Non-Polarized Cap in Bryston Feedback Loop?

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I'm cautious to second guess Bryston, but I'm looking at the electrolytic caps in the feedback look and wondering if it wouldn't be a good idea to replace them with non-polarized Nichicon Muse. The input topology of the 1B preamp and 4B amp (schematics below, caps circled) is the same, and I have measured a couple of millivolts across the cap in the preamp so there's really no bias across them. These caps are approaching 30 years old and in the signal path, so they're going to get replaced anyway, so now is the time to make the change. Is this a smart move?
Jim
 

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these DC blocking capacitors in the lower leg of the NFB feedback path have virtually no DC across them and virtually no AC across them, when properly sized.

This results in virtually no distortion due to the cap being added to the -IN input of the amplifier.
In my opinion there is nothing to be gained by going to non-polarised.
However, if you want to play safe then adopt the back to back non polar solution that Bateman suggests for superlative distortion performance, almost as good as the best film caps.
 
The results of the tests in the article I cited seem to indicate that nonpolar electrolytics are better overall for audio. The author claims that this is because nonpolars consist of essentially two anodes with no cathode. The author seems to indicate that it is the cathode that introduces the most objectionable distortions.

Speaker manyfacturers sometimes used 9 volt batteries to polarise crossover electrolytics before nonpolars became available. I have employed capacitor bias circuits for feedback capacitors before with satisfactory results. However, the article seems to indicate that even this is not a great solution, with increased distortion over a single biased electrolytic and series esr.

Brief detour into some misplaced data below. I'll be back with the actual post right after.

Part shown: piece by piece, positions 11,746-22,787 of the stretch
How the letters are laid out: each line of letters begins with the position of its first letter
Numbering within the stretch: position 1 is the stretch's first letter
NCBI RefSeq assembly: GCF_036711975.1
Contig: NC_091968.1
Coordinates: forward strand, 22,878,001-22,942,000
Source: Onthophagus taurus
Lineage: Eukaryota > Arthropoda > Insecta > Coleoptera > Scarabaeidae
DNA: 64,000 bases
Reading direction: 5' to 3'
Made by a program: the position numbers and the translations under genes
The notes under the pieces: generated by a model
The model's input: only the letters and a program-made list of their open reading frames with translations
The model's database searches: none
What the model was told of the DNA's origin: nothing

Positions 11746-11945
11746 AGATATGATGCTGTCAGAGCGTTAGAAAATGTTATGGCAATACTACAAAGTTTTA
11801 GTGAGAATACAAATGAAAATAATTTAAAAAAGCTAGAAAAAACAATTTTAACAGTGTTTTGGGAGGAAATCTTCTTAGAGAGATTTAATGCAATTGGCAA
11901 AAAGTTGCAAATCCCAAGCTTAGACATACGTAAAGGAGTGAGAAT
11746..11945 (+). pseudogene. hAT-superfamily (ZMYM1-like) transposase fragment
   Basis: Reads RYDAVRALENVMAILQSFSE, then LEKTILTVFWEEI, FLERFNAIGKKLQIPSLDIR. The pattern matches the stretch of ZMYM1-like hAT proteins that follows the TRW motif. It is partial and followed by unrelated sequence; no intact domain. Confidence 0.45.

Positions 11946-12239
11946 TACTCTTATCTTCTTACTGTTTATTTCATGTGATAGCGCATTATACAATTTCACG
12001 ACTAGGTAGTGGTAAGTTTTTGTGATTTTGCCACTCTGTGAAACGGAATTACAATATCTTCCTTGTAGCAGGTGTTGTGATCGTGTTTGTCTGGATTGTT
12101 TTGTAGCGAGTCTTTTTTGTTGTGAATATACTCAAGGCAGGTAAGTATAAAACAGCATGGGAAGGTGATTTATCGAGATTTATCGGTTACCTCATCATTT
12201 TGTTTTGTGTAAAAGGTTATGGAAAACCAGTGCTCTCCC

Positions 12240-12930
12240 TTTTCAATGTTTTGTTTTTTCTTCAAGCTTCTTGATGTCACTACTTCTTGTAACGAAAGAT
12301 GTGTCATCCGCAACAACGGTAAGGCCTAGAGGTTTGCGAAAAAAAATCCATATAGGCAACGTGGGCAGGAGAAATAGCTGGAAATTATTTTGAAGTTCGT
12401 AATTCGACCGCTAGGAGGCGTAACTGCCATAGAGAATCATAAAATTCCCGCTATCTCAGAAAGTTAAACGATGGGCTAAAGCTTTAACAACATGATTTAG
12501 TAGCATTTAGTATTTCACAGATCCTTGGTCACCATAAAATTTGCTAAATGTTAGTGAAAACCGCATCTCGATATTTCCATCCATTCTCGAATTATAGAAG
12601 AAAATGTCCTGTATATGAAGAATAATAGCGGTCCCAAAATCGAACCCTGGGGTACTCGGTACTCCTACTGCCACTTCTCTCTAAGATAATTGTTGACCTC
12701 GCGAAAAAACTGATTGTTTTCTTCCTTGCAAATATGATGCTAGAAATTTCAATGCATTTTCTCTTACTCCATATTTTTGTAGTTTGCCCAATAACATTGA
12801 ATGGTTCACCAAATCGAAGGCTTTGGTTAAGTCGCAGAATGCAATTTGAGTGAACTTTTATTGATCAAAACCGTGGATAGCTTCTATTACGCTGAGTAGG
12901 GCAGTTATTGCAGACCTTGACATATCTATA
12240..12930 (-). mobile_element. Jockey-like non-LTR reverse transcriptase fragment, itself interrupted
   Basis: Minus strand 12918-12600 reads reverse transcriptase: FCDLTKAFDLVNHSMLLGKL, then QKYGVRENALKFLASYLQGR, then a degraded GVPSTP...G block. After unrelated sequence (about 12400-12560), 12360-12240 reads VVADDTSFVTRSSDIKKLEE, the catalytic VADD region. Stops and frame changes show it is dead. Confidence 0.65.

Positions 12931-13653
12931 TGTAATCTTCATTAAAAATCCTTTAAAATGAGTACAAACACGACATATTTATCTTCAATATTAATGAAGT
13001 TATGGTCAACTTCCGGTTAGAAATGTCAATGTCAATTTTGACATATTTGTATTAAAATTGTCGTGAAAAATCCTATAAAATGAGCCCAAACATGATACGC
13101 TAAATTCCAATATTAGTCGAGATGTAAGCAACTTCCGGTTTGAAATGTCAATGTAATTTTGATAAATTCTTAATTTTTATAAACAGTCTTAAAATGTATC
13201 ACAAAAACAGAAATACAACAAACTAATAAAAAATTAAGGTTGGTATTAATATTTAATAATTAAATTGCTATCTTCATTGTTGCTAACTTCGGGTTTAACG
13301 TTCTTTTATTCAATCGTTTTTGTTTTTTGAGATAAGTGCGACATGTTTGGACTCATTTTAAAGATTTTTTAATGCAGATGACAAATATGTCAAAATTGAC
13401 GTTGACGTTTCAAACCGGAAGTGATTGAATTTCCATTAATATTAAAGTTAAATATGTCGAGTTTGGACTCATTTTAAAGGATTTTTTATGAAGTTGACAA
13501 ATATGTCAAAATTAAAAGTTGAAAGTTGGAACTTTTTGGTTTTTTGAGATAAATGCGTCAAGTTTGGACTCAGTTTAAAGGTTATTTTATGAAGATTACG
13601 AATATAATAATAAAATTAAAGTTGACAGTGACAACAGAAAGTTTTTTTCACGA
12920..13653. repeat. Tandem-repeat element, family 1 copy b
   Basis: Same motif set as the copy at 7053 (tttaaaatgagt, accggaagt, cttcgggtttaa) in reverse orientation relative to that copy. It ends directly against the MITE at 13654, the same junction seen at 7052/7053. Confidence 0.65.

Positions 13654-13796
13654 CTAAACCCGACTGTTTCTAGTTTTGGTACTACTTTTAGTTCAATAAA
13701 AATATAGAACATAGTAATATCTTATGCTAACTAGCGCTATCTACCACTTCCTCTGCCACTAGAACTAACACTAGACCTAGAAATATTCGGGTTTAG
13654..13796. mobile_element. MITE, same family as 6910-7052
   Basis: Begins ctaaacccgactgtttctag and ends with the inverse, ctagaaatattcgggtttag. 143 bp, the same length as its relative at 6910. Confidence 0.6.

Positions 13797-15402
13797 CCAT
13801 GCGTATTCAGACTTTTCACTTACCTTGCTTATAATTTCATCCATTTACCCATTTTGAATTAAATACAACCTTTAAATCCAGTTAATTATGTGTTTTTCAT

Common polar electrolytics were fine for older design, single rail amplifiers. This is because the capacitors were employed with a bias, and also because the distortion introduced by the capacitors was typically negligible compared to the distortion of the active circuit.
 
Thanks guys, just put Nichicon Muse bipolars on order. The reason I got started on this is that the gain of one channel seems to wander and I figured these caps should be replaced anyway and might well be the cause of the problem. I'll post the results of the change after I get a chance to install and listen.
Jim
 
My personal experience with repairing old amps and receivers is that if the gain and distortion seem to change, it is the feedback network electrolytic capacitor. They will typically be intermittent and malfunction will be temperature dependent, so it is good policy to change them if you're working on it anyway.
 
Got the caps in this weekend. Still had the balance issue, so I replaced the volume pot with a $4 radio shack special, and that seems to taken care of the wandering gain. Might consider an upgrade to that later.

The preamp sounds significantly better than it did before the work. Good detail, big soundstage, I'm really impressed. It might be that the thirty year old electrolytics weren't quite what they used to be, but as $1.56 (for all six caps) mods go, this was a winner.

Jim
 
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